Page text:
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An Overview of Monomorphic Ventricular Tachycardia

written by: A. Jitesh • edited by: Diana Cooper • updated: 12/27/2010

Monomorphic ventricular tachycardia is a condition in which the heartbeat becomes more than 100-120 beats per minute. It usually occurs in scarred heart muscle after a heart attack. The symptoms are palpitations, syncope and chest pain. Cardioversion shock and medications are mainstay of treatment.

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    What is Monomorphic Ventricular Tachycardia

    Ventricular tachycardia (VT) is a rapid heart beat which arises in the lower chambers (ventricles) of the heart. In VT, the heartbeat is more than 100-120 beats per minute. It is a potentially life threatening condition as it can lead to stoppage of heart and sudden death. In monomorphic ventricular tachycardia, all the beats look the same in each lead of an electrocardiogram.

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    Pathophysiology

    In monomorphic ventricular tachycardia, all the beats match each other in appearance because they arise from increased automaticity of a single point either in the left or right ventricle.

    The most common causes of this condition are:

    1. Scarring of the heart muscle from a previous heart attack - This scar cannot conduct electrical activity so there is a potential circuit around the scar which generates the electrical activity.

    2. Primary cardiomyopathy

    3. Surgical scar

    4. Muscle degeneration

    Monomorphic VTs can occur rarely in the absence of any heart disease. These are usually classified according to their site of origin. These are:

    1. Right ventricle outflow tract

    2. Left ventricle outflow tract

    3. Left ventricle septum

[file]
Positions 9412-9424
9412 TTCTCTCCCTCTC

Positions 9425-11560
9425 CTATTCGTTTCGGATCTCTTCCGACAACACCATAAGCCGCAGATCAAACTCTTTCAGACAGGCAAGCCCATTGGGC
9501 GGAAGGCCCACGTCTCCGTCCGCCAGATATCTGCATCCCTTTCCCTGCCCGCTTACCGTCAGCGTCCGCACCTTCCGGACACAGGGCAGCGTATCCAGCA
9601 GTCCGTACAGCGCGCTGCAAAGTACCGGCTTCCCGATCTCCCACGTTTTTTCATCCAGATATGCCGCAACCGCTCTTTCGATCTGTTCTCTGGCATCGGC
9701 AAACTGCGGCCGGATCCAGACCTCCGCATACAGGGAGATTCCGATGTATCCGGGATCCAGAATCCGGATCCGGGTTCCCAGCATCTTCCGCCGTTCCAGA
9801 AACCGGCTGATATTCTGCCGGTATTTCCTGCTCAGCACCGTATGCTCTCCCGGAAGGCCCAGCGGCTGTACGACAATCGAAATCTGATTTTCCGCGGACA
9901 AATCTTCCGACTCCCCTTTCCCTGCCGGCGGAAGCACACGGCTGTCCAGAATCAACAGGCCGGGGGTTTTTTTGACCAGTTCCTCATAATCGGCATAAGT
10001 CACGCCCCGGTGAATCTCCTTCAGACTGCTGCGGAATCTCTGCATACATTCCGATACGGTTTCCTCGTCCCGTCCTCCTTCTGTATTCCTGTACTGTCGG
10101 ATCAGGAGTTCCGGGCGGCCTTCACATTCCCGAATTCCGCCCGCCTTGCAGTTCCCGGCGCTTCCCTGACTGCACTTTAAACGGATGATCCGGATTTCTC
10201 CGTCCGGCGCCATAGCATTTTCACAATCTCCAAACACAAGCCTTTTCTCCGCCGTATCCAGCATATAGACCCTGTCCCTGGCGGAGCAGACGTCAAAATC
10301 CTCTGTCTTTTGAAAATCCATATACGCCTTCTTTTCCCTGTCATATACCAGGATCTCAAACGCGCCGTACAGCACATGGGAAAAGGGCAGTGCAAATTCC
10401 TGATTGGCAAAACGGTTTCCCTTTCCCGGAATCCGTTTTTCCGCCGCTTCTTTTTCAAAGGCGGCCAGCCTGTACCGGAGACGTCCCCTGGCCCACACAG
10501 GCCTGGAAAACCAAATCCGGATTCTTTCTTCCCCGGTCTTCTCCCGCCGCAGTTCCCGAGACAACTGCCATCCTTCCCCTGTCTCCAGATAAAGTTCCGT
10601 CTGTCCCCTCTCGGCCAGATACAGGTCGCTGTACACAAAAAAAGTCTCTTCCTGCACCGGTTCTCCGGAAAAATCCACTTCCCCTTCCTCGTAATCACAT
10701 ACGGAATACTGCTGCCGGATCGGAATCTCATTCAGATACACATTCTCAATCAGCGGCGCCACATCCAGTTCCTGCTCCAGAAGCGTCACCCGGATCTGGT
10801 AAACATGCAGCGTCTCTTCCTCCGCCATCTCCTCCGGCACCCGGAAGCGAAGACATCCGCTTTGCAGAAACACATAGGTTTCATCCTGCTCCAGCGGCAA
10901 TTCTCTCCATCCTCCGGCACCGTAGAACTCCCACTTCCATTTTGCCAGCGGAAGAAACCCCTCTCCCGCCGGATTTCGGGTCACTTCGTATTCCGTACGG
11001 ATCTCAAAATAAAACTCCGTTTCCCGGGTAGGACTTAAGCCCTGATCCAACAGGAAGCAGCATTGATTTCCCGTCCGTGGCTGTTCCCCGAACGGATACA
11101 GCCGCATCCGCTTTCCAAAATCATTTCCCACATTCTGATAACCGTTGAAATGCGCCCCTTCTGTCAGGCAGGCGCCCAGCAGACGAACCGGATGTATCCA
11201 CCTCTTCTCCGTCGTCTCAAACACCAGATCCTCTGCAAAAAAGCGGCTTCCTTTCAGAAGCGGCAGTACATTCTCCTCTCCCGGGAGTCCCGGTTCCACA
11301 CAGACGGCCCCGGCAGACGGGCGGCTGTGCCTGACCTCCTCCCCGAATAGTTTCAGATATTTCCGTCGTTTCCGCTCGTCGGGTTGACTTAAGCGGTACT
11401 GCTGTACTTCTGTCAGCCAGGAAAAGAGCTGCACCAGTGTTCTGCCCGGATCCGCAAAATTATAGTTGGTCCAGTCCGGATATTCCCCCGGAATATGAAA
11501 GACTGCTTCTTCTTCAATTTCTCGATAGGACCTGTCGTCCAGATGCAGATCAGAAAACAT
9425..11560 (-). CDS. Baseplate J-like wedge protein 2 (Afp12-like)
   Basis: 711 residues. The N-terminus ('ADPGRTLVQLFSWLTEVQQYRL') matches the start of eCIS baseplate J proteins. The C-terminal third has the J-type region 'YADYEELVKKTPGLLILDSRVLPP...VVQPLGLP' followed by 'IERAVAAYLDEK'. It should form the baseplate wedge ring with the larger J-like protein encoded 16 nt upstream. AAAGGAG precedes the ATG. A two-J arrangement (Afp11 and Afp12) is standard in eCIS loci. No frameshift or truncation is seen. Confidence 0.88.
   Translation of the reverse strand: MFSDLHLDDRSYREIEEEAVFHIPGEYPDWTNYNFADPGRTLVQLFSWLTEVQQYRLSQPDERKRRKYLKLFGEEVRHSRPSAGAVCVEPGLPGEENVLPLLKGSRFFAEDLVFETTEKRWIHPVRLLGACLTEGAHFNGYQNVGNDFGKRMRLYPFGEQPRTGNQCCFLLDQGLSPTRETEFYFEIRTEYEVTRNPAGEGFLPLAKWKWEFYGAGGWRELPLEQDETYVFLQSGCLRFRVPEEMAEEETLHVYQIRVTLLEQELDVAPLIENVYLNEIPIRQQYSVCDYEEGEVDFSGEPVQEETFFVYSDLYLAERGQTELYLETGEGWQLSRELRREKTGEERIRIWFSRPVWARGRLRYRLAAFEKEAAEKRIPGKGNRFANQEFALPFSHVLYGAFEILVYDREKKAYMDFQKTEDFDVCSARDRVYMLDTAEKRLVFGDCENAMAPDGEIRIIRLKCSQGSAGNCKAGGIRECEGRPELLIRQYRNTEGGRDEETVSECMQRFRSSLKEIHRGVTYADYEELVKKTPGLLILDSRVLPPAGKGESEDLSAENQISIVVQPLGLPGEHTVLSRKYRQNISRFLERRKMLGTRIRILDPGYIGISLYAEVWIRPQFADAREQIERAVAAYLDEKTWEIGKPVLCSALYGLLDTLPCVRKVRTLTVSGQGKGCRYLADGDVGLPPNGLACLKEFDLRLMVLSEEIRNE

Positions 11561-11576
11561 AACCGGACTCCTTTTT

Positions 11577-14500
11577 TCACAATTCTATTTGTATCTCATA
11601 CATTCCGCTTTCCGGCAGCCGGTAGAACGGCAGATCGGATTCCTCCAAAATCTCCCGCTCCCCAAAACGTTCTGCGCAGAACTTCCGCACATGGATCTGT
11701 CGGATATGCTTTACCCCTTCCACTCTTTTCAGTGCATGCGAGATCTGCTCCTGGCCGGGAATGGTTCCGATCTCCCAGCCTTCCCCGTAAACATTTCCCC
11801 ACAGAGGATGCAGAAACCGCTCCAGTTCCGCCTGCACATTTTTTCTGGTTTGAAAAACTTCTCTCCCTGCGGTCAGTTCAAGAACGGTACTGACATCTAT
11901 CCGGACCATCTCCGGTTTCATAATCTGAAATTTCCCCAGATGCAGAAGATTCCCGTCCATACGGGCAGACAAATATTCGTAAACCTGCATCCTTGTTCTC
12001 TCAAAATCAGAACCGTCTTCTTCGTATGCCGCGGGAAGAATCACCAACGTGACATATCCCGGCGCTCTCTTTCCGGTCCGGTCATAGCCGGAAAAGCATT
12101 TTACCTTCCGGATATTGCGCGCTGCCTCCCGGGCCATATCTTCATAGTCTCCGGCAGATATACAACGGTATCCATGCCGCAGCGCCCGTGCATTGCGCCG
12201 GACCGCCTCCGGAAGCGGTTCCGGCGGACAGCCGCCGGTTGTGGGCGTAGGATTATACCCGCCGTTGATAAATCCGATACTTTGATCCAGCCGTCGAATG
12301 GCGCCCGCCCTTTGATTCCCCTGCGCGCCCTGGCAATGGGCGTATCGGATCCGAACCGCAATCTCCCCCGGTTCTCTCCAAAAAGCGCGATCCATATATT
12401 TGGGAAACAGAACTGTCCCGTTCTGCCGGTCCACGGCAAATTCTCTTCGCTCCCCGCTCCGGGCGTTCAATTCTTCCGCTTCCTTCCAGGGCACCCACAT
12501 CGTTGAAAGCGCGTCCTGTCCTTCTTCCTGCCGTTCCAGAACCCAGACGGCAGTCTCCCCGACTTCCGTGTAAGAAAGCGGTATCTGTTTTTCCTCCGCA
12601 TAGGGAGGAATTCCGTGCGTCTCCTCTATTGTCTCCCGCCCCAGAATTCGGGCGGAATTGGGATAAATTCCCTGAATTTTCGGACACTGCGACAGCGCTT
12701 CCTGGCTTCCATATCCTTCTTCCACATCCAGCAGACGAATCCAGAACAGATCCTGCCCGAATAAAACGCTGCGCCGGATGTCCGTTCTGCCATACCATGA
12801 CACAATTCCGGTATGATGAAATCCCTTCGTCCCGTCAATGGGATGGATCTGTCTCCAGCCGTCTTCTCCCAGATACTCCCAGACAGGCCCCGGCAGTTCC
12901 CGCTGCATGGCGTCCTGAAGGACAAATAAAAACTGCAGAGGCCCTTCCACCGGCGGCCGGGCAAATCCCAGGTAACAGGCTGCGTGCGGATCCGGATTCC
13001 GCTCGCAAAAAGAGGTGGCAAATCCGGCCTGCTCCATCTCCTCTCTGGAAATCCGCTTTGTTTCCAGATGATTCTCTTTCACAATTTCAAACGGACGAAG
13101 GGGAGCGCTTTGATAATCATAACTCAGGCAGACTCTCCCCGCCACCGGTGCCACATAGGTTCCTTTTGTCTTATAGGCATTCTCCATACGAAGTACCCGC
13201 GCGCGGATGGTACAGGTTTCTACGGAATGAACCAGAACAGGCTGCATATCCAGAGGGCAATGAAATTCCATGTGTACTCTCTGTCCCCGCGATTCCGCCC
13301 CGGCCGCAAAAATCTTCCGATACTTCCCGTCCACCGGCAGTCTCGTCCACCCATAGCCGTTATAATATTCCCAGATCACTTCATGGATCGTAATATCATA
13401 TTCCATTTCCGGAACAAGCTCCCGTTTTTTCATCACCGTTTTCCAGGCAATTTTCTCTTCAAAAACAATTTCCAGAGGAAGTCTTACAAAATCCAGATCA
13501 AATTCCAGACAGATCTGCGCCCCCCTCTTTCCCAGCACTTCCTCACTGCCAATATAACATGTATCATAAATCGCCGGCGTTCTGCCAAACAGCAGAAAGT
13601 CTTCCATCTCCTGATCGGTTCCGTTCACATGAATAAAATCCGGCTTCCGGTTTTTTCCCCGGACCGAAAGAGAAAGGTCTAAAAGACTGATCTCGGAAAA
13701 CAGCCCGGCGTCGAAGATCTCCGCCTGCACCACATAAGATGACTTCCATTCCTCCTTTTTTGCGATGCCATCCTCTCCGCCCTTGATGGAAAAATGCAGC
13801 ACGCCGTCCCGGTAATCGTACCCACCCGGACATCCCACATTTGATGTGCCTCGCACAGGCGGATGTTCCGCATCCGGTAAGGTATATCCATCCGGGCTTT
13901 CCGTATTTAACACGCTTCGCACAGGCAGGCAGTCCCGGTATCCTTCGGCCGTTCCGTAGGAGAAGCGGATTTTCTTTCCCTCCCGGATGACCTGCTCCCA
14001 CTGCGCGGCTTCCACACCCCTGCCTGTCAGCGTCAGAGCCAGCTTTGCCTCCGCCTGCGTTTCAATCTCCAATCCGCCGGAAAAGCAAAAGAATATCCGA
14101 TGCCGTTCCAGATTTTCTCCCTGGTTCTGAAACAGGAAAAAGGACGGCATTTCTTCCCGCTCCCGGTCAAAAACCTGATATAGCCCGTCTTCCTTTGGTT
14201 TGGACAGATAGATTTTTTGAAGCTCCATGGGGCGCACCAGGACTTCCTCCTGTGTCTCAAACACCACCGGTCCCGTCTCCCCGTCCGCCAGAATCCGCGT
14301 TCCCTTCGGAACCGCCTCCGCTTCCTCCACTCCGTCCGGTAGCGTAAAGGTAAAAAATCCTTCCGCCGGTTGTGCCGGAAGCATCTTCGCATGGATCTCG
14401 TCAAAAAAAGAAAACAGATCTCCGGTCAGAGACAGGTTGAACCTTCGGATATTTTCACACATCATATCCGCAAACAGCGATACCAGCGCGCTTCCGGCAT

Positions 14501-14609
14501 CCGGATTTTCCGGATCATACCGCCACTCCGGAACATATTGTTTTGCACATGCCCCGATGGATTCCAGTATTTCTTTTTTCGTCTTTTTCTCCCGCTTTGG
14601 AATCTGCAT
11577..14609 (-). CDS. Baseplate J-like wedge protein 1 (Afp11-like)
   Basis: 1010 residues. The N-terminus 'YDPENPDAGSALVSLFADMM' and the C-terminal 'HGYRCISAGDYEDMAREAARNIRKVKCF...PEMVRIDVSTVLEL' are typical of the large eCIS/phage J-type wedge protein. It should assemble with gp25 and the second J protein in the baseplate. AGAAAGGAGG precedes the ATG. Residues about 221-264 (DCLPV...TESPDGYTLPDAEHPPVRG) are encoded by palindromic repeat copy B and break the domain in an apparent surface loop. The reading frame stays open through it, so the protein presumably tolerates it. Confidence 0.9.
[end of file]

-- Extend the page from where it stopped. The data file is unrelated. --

4. Root of aorta

    In monomorphic VT, the risk of mortality correlates with the degree of structural heart disease. The more severe the heart disease, the more is the risk of mortality.

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    Symptoms

    The main symptoms of Monomorphic VT are:

    1. Palpitations

    2. Lightheadedness

    3. Unconsciousness

    4. Chest pain

    5. Breathlessness

    6. Hypotension

    7. Anxiety

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    Laboratory Workup

    The laboratory workup to be done in case of ventricular tachycardia is:

    1. Electrocardiography (ECG) - This is the most important investigation for diagnosis.

    2. Serum electrolytes

    3. Echocardiography

    4. Coronary angiography

    5. Chest radiograph - This is done to evaluate pulmonary congestion.

    6. Cardiac CT scan and MRI

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    Management

    Acute monomorphic VT is a medical emergency and the immediate step is to achieve conversion of tachycardia to normal rhythm.

    The different modalities of treatment used are:

    1. Intravenous drugs like lidocaine, amiodarone and procainamide are used.

    2. If these drugs fail, then synchronized cardioversion shock following sedation is appropriate.

    3. Implantable cardioverter defibrillator (ICD) - This device can be implanted in the heart in a brief low risk procedure. It can detect ventricular tachycardias and terminate them.

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    Preventive Measures

    The long term management of ventricular tachycardia is prevention of further attacks. The various measures undertaken for this purpose are as follows:

    1. Diet - Low cholesterol and low salt diets are beneficial. Stimulants like caffeine should be avoided.

    2. Patient can resume normal active lifestyle under cover of medications.

    3. Amiodarone and sotalol are the two medications commonly used for long term suppression of ventricular tachycardia. The other drugs used are metoprolol, propafenone, mexiletine and quinidine.

    Long term close follow up of patients with monomorphic ventricular tachycardia forms an integral part of long term management of these patients.

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    References

    1. Manual of Cardiovascular Medicine by Brian P. Griffin
    2. Comprehensive Coronary Care by Nigel I. Jowett, David R. Thompson, Roger Boyle
    3. Cardiac arrhythmia: mechanisms, diagnosis, and management by Philip J. Podrid, Peter R. Kowey

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